>>> print ma.shape                      # works only with Python 2.2 or later
>>> print ma.getshape()                 # works with all Python versions
(2, 3)
Using the earlier definitions, this is a shape of rank 2, where the first axis has length 2, and the second axis has length 3. The rank of an array A is always equal to len(A.getshape()). Note that shape is an attribute and getshape is a method of array objects. They are the first of several that we will see throughout this tutorial. If you're not used to object-oriented programming, you can think of attributes as ``features'' or ``qualities'' of individual arrays, and methods are functions that operate on individual arrays. The relation between an array and its shape is similar to the relation between a person and their hair color. In Python, it's called an object/attribute relation.

reshape( a, shape)
What if one wants to change the dimensions of an array? For now, let us consider changing the shape of an array without making it ``grow''. Say, for example, we want to make the 2x3 array defined above (ma) an array of rank 1:
>>> flattened_ma = reshape(ma, (6,))
>>> print flattened_ma
[1 2 3 4 5 6]
One can change the shape of arrays to any shape as long as the product of all the lengths of all the axes is kept constant (in other words, as long as the number of elements in the array doesn't change):
>>> a = array([1,2,3,4,5,6,7,8])
>>> print a
[1 2 3 4 5 6 7 8]
>>> b = reshape(a, (2,4))               # 2*4 == 8
>>> print b
[[1 2 3 4]
 [5 6 7 8]]
>>> c = reshape(b, (4,2))               # 4*2 == 8
>>> print c
[[1 2]
 [3 4]
 [5 6]
 [7 8]]
The function reshape expects an array/sequence as its first argument, and a shape as its second argument. The shape has to be a sequence of integers (a list or a tuple). There is also a setshape method, which changes the shape of an array in-place (see below).

One nice feature of shape tuples is that one entry in the shape tuple is allowed to be -1. The -1 will be automatically replaced by whatever number is needed to build a shape which does not change the size of the array. Thus:

>>> a = reshape(array(range(25)), (5,-1))
>>> print a, a.getshape()
[[ 0  1  2  3  4]
 [ 5  6  7  8  9]
 [10 11 12 13 14]
 [15 16 17 18 19]
 [20 21 22 23 24]] (5, 5)
The shape of an array is a modifiable attribute of the array, but it is an internal attribute. You can change the shape of an array by calling the setshape method (or by assigning a tuple to the shape attribute, in Python 2.2 and later), which assigns a new shape to the array:
>>> a = array([1,2,3,4,5,6,7,8,9,10])
>>> a.getshape()
>>> a.setshape((2,5))
>>> a.shape = (2,5)                     # for Python 2.2 and later
>>> print a
[[ 1  2  3  4  5]
 [ 6  7  8  9 10]]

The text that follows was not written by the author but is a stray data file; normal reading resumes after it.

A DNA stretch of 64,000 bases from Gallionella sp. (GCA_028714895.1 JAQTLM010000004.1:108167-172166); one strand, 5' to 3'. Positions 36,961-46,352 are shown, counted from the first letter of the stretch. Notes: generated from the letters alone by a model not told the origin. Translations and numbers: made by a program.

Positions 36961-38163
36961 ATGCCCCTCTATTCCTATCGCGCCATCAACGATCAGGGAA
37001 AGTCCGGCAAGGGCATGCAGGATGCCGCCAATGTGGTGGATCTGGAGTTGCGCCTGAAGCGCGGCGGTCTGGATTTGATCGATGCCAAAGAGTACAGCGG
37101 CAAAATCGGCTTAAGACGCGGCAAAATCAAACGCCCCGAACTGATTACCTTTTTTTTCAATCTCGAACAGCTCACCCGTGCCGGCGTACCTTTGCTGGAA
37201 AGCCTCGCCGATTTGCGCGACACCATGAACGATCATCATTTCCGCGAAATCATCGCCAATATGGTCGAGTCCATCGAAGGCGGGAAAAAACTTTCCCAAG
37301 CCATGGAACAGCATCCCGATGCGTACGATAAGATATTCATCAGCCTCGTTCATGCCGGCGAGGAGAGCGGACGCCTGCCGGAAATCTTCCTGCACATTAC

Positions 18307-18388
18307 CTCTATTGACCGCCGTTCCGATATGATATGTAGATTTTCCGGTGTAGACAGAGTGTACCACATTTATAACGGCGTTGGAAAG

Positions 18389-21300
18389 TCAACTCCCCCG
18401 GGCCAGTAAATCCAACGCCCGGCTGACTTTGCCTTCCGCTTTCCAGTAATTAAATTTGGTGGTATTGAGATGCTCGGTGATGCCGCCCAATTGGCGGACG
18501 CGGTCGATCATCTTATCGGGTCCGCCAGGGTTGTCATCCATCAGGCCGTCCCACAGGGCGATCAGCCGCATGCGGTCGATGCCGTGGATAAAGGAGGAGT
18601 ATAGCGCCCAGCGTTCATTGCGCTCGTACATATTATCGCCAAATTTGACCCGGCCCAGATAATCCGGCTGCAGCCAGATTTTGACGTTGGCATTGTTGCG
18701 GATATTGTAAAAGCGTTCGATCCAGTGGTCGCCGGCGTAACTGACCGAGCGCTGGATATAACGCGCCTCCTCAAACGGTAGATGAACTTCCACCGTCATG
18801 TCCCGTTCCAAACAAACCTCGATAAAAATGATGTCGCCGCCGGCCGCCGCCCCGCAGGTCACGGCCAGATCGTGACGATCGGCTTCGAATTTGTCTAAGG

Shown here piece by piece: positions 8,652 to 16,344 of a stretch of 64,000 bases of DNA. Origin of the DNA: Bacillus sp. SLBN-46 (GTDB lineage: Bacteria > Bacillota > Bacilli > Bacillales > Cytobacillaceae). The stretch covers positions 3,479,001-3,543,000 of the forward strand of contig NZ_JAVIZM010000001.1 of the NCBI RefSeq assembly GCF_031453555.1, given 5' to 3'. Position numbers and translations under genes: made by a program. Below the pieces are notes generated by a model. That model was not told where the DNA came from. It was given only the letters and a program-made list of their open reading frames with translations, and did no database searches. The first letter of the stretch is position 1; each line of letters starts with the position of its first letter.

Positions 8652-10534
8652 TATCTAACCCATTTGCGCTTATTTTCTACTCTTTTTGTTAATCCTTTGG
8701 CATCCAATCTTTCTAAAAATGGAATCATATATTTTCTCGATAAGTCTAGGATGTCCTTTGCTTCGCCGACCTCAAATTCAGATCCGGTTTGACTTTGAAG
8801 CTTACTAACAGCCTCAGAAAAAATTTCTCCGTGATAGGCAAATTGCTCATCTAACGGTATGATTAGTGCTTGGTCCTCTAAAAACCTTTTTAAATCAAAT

>>> a.setshape((10,1))                  # second axis has length 1
>>> print a
[[ 1]
 [ 2]
 [ 3]
 [ 4]
 [ 5]
 [ 6]
 [ 7]
 [ 8]
 [ 9]
>>> a.setshape((5,-1))                  # note the -1 trick described above
>>> print a
[[ 1  2]
 [ 3  4]
 [ 5  6]
 [ 7  8]
 [ 9 10]]
As in the rest of Python, violating rules (such as the one about which shapes are allowed) results in exceptions:
>>> a.setshape((6,-1))
Traceback (innermost last):
  File "<stdin>", line 1, in ?
ValueError: New shape is not consistent with the old shape

For Advanced Users: Printing arrays

Sections denoted ``For Advanced Users'' indicates function aspects which may not be needed for a first introduction of numarray, but is mentioned for the sake of completeness.

The default printing routine provided by the numarray module prints arrays as follows:

  1. The last axis is always printed left to right.
  2. The next-to-last axis is printed top to bottom.
The remaining axes are printed top to bottom with increasing numbers of separators.

This explains why rank-1 arrays are printed from left to right, rank-2 arrays have the first dimension going down the screen and the second dimension going from left to right, etc.

If you want to change the shape of an array so that it has more elements than it started with (i.e. grow it), then you have several options: One solution is to use the concatenate function discussed later.

>>> print a
[0 1 2 3 4 5 6 6 7]
>>> print concatenate([[a],[a]])
>>> print b
[[0 1 2 3 4 5 6 7]
 [0 1 2 3 4 5 6 7]]
>>> print b.getshape()
(2, 8)

resize( array, shape)
A final possibility is the resize function, which takes a base array as its first argument and the desired shape as the second argument. Unlike reshape, the shape argument to resize can be a smaller or larger shape than the input array. Smaller shapes will result in arrays with the data at the ``beginning'' of the input array, and larger shapes result in arrays with data containing as many replications of the input array as are needed to fill the shape. For example, starting with a simple array
>>> base = array([0,1])
one can quickly build a large array with replicated data:
>>> big = resize(base, (9,9))
>>> print big
[[0 1 0 1 0 1 0 1 0]
 [1 0 1 0 1 0 1 0 1]
 [0 1 0 1 0 1 0 1 0]
 [1 0 1 0 1 0 1 0 1]
 [0 1 0 1 0 1 0 1 0]
 [1 0 1 0 1 0 1 0 1]
 [0 1 0 1 0 1 0 1 0]
 [1 0 1 0 1 0 1 0 1]
 [0 1 0 1 0 1 0 1 0]]


UInt64 is unsupported on Windows